A. just listen, be present, and allow the person to vent.
B. become so immersed that I literally feel what they feel and become consumed with emotion.
C. be compassionate, but not take it on as my own.
D. shy away from helping.
A. encourage her to look into more affordable plans.
B. help her look into more affordable plans.
C. immediately offer to cover her phone bill each month.
A. politely tell them you don't feel well and decline.
B. feel their needs are higher than yours and head right over.
C. tell them they have a lot of nerve calling you on Sunday.
D. just let the machine take the call.
C. stick around in the room pretending you have a question.
D. hide in the bathroom.
- I had a therapy appointment and was very anxious about the topic, which was past trauma. I worried that I wouldn't be able to speak about it or that I wouldn't be able to handle the discussion.
Mother Hen Red Flag: In addition to concern for myself, I worried about my therapist holding the information I would share. It didn't occur to me to consider that she has a Ph.D. in Psychology and that she underwent years of learning how to implement boundaries to protect herself emotionally. Nope. The night before my appointment, I had a dream that I went to the session. My therapist was panicky because she had to get to the airport on-time to go on vacation with her husband. Concerned, I shifted the focus to her and offered to call the rest of her patients for the day and reschedule them. I also offered to clean the dishes in her sink and to take her to the tram. In the dream, she accepted all of my offers, and I felt like I had sufficiently taken care of her. (What is your interpretation of the dream?)
My therapist, in real life, has incredible boundaries. Her ability to be compassionate and in the moment without appearing to take on "my stuff" amazes me. The next day at my appointment, I told her about the dream. We both think that I was concerned that I needed to take care of her. She, of course, assured me that I did not. During the session, we spoke on the phone with another advocate of mine, and when, at the end of the call he only thanked me, I piped up and said, and Dr. Smith, too! After we hung up, I made up excuses for him not thanking her, and Dr. Smith said, "You're trying to take care of me again."
- In IOP there is a younger woman who is going through a lot of emotional turmoil. She just found out her diagnosis and is on medication for the first time. At the same time, she continues to drink alcohol and had stopped taking one of her medications.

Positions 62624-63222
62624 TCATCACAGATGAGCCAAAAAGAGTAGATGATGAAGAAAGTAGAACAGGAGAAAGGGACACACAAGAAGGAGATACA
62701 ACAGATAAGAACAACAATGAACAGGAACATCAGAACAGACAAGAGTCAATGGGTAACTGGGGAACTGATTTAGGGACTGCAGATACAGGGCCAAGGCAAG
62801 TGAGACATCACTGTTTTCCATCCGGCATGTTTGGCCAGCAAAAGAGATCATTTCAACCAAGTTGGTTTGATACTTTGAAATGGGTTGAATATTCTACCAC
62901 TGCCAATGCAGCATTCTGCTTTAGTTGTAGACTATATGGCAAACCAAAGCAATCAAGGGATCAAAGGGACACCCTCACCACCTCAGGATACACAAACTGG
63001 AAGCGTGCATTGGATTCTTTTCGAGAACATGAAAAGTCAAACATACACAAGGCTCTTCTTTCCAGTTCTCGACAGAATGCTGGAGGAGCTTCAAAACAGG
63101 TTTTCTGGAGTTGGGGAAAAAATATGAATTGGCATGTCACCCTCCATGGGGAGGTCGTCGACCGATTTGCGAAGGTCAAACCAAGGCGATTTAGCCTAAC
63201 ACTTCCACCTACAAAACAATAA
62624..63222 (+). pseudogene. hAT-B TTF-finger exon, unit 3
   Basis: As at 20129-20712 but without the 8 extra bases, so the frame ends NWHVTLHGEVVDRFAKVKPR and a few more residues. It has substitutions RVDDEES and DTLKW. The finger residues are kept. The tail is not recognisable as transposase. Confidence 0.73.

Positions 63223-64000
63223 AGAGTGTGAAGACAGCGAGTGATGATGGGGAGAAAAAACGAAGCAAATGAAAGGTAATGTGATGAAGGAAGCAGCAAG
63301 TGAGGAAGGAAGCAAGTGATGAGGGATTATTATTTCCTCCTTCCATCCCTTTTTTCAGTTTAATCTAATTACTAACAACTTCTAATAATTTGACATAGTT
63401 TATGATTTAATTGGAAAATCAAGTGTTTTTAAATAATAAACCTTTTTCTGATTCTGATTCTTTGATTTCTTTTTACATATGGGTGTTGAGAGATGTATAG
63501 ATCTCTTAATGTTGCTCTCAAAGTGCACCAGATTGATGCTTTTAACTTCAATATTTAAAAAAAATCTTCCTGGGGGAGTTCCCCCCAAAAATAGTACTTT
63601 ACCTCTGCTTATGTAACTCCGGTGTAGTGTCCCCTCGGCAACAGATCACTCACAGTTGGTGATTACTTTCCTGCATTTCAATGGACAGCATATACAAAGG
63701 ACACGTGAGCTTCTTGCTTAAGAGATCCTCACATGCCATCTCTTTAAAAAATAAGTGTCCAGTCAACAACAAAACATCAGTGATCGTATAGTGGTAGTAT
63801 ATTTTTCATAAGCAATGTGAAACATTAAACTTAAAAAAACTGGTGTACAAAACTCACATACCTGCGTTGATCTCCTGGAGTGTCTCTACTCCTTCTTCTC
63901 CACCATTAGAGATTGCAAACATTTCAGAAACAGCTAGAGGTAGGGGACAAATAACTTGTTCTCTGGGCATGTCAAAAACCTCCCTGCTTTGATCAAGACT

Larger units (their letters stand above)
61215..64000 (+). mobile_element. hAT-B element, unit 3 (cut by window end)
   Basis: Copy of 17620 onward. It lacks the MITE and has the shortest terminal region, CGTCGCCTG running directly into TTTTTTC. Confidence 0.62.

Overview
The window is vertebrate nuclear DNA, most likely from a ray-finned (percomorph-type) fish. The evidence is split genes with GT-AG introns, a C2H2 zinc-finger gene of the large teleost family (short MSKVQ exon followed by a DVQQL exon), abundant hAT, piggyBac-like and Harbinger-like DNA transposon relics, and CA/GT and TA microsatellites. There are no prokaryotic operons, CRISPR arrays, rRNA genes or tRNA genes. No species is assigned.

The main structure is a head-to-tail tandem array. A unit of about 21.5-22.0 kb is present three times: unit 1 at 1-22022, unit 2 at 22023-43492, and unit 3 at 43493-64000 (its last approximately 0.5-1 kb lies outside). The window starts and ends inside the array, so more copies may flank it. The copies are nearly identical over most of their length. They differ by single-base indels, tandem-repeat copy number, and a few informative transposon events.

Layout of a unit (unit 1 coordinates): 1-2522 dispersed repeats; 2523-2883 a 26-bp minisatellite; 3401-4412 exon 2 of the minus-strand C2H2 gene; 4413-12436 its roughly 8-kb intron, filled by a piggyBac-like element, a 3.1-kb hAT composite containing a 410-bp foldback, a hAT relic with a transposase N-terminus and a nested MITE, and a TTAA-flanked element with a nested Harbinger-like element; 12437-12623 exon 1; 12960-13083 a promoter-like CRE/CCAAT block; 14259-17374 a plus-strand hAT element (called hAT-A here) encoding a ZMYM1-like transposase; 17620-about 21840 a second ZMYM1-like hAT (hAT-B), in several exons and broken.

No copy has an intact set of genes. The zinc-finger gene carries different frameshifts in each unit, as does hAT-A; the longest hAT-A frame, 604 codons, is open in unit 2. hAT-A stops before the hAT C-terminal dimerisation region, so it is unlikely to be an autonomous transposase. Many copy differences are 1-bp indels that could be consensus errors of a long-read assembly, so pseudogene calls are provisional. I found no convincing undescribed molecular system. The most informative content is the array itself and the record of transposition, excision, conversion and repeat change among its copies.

Mother Hen Red Flag: After our group, when she told me she had to have one of her medications filled, I walked with her to the pharmacy to make sure she followed through. You may see this as supportive, but we were advised by one of the doctors in IOP that it's best to not socialize after group with other members until after each person has graduated. My need to protect her superseded the desire to follow that rule.
When we got to the counter, the pharmacist said they were all out of the medication and that they could call around to find a pharmacy that had it in stock. When they found one, they just said the city it was in. I asked her, in front of the clerk, "Now, do you know where that is? Do you need an address? Directions?" I also asked her to text me that she was sober later in the evening. Inappropriate much? I am a caring person, but my challenge with appropriate boundaries is causing me to take on more than my fair share -- and I'm the one who needs to learn how to rein it in.
- Lately, when others are experiencing their emotions, I notice that something that used to happen before is happening again.
Mother Hen Red Flag: I become so engrossed in their experience - so entwined in their emotions that I lose track of where they end and I begin and vice-versa.
If someone gets sad, instead of just noticing their sadness, letting them have their experience, and being supportive and present, I become so emotional for them. I want to fix all of their problems, comfort them, and love them. It's not that I think I actually have the answers and can solve their problems. It's more that I want to reassure them, offer them some hopeful perspective, and help them in any way I can.
I am currently reading a book, aptly named: Boundaries: Where You End And I Begin, and I am beginning to have some insights as to why this is. I'll keep you posted. I've also selected this book for an upcoming BPD Book Club that I'll be hosting, so be sure to pick up a copy and start reading if you'd like to participate.
In the meantime, one of my goals and focuses in IOP is to keep watching the boundaries issue and work on it with the support of my clinical team. It's complex! Practicing Interpersonal Effectiveness and Emotion Regulation DBT skills are two of the methods that I am using to work on this and cope.
Can you relate to being a mother hen? In what ways? Can you think of any skills that can help you with assertiveness, self-care, and boundaries in the moments that you are tempted to take care of others beyond your reasonable responsibility or desire?
Thanks for reading.
Thanks for reading.